9. Ultrasound Molecular Imaging of the Breast Cancer Neovasculature using Engineered Fibronectin Scaffold Ligands: A Novel Class of Targeted Contrast Ultrasound Agent

    PubMed Central

    Abou-Elkacem, Lotfi; Wilson, Katheryne E.; Johnson, Sadie M.; Chowdhury, Sayan M.; Bachawal, Sunitha; Hackel, Benjamin J.; Tian, Lu; Willmann, Jürgen K.

    2016-01-01

    Molecularly-targeted microbubbles (MBs) are increasingly being recognized as promising contrast agents for oncological molecular imaging with ultrasound. With the detection and validation of new molecular imaging targets, novel binding ligands are needed that bind to molecular imaging targets with high affinity and specificity. In this study we assessed a novel class of potentially clinically translatable MBs using an engineered 10th type III domain of human-fibronectin (MB-FN3VEGFR2) scaffold-ligand to image VEGFR2 on the neovasculature of cancer. The in vitro binding of MB-FN3VEGFR2 to a soluble VEGFR2 was assessed by flow-cytometry (FACS) and binding to VEGFR2-expressing cells was assessed by flow-chamber cell attachment studies under flow shear stress conditions. In vivo binding of MB-FN3VEGFR2 was tested in a transgenic mouse model (FVB/N Tg(MMTV/PyMT634Mul) of breast cancer and control litter mates with normal mammary glands. In vitro FACS and flow-chamber cell attachment studies showed significantly (P<0.01) higher binding to VEGFR2 using MB-FN3VEGFR2 than control agents. In vivo ultrasound molecular imaging (USMI) studies using MB-FN3VEGFR2 demonstrated specific binding to VEGFR2 and was significantly higher (P<0.01) in breast cancer compared to normal breast tissue. Ex vivo immunofluorescence-analysis showed significantly (P<0.01) increased VEGFR2-expression in breast cancer compared to normal mammary tissue. Our results suggest that MBs coupled to FN3-scaffolds can be designed and used for USMI of breast cancer neoangiogenesis. Due to their small size, stability, solubility, the lack of glycosylation and disulfide bonds, FN3-scaffolds can be recombinantly produced with the advantage of generating small, high affinity ligands in a cost efficient way for USMI. PMID:27570547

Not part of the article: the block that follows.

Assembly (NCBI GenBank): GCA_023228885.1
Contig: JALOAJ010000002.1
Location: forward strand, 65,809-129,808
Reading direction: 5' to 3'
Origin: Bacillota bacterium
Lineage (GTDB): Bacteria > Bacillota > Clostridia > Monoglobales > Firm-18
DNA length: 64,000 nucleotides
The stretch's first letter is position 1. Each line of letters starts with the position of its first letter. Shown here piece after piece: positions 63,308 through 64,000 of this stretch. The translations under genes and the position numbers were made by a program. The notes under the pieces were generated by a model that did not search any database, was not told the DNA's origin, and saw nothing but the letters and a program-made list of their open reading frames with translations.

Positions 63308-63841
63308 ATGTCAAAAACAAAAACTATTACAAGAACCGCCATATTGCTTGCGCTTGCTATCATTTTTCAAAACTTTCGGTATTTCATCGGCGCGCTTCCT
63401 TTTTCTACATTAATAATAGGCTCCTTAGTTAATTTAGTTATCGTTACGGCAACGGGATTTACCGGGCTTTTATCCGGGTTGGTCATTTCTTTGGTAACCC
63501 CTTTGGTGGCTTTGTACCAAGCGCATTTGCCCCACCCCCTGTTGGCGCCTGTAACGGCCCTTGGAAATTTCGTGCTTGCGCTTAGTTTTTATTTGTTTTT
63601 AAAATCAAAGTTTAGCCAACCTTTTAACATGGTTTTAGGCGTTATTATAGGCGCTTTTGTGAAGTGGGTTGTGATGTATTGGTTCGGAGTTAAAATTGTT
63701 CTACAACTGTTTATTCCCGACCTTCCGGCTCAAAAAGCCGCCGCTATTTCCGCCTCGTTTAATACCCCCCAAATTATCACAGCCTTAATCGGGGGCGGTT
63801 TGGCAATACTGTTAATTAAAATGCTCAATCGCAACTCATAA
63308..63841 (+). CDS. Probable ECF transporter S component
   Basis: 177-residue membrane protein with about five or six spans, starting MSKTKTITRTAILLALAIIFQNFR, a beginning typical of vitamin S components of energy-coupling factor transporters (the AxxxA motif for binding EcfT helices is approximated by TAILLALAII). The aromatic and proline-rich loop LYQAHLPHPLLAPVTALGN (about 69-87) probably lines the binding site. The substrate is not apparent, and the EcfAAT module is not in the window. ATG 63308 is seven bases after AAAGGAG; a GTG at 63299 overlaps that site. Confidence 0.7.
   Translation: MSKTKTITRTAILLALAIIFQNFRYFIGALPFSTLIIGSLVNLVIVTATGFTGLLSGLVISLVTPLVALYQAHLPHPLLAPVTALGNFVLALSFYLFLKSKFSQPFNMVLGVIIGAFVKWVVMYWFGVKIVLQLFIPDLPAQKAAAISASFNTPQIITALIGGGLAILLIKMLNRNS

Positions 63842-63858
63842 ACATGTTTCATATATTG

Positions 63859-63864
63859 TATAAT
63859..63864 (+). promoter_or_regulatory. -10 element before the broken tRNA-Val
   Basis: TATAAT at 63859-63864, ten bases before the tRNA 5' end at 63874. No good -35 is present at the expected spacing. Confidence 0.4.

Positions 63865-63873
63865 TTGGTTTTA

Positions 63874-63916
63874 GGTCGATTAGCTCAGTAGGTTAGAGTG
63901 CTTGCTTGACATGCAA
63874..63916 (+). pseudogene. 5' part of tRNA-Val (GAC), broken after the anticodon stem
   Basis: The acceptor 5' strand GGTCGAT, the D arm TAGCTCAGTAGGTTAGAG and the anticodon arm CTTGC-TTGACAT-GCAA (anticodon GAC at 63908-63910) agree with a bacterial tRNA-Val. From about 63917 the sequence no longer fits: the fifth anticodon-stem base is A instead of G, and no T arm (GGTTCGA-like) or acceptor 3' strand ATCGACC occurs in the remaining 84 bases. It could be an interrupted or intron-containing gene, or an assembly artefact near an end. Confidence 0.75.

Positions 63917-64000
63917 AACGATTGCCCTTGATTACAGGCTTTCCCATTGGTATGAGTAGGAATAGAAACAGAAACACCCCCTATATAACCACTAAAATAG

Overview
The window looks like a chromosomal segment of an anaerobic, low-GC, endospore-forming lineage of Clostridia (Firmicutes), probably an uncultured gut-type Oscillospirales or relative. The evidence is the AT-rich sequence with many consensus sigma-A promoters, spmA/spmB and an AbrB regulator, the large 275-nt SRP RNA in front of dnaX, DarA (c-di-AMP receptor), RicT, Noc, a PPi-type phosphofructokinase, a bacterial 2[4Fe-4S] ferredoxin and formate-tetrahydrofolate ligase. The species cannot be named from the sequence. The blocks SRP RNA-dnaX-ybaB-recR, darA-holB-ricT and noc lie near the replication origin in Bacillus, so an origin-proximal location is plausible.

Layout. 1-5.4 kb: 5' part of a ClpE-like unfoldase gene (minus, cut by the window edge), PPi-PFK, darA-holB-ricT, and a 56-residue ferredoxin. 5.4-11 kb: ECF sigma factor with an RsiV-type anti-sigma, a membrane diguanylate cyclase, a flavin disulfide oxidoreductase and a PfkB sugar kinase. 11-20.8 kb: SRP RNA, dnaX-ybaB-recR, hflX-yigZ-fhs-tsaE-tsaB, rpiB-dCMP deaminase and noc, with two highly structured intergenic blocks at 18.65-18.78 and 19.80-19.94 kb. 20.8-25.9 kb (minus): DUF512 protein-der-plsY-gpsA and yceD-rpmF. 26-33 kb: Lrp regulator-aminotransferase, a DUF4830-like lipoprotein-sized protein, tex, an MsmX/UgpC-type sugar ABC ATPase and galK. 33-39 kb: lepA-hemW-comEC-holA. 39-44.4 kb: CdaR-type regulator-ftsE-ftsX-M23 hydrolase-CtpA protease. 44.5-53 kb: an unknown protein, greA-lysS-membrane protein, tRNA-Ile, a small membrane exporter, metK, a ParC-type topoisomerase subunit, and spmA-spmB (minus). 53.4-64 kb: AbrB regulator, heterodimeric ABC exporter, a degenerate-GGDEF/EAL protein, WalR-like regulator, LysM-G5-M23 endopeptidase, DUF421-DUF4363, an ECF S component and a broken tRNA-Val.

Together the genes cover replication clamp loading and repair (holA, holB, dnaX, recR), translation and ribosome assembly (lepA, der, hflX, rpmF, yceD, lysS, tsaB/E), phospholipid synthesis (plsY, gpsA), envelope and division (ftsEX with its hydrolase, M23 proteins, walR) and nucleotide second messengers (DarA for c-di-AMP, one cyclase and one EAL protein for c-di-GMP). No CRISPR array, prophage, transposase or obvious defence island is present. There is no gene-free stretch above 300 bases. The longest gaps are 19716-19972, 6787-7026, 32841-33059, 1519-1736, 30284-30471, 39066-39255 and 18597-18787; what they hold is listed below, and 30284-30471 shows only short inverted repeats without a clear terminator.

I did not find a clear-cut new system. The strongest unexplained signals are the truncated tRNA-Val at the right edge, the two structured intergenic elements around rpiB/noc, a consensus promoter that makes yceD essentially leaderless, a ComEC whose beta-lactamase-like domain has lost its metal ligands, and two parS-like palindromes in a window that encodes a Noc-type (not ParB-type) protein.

10. Ultrasound Molecular Imaging of the Breast Cancer Neovasculature using Engineered Fibronectin Scaffold Ligands: A Novel Class of Targeted Contrast Ultrasound Agent.

    PubMed

    Abou-Elkacem, Lotfi; Wilson, Katheryne E; Johnson, Sadie M; Chowdhury, Sayan M; Bachawal, Sunitha; Hackel, Benjamin J; Tian, Lu; Willmann, Jürgen K

    2016-01-01